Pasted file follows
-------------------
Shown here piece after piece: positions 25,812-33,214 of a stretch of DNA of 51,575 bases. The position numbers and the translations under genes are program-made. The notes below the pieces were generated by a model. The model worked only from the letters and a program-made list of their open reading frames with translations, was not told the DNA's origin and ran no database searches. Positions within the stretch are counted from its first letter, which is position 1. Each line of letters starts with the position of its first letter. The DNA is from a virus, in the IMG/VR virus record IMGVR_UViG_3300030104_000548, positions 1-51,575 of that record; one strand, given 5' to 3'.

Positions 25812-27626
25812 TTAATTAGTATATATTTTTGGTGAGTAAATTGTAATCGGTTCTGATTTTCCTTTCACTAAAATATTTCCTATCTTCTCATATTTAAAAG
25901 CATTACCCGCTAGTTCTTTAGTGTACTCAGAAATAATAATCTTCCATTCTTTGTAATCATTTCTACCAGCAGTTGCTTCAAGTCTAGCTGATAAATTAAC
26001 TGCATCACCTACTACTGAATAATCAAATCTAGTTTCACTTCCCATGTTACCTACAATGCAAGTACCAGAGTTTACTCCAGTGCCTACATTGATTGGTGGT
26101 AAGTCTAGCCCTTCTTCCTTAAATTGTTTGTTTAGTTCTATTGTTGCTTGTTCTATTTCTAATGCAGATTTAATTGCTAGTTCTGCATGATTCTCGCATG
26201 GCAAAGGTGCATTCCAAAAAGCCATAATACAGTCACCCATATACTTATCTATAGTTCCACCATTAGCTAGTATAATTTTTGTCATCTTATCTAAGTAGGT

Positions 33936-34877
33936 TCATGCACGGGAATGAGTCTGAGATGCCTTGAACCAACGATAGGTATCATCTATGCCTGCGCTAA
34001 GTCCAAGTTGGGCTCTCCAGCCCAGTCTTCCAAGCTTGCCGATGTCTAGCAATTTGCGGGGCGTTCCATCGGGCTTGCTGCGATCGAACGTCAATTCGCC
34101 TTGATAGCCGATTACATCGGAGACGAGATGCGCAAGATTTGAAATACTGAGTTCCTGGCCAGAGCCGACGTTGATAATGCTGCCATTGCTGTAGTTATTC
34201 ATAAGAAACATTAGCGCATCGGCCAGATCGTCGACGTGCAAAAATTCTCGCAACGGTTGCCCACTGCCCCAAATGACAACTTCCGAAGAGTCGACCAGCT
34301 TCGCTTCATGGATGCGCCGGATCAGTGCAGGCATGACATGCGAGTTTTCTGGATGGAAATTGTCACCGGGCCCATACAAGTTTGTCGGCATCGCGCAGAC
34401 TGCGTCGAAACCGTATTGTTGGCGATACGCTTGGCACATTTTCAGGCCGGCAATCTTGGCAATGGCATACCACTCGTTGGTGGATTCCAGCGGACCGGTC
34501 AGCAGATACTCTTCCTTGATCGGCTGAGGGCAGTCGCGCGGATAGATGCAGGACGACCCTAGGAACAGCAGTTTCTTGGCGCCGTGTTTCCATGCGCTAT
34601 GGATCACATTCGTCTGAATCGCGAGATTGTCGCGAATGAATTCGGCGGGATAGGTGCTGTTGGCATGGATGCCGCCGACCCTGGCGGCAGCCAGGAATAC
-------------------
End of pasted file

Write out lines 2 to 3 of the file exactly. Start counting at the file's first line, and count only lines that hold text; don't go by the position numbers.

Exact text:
Positions 25812-27626
25812 TTAATTAGTATATATTTTTGGTGAGTAAATTGTAATCGGTTCTGATTTTCCTTTCACTAAAATATTTCCTATCTTCTCATATTTAAAAG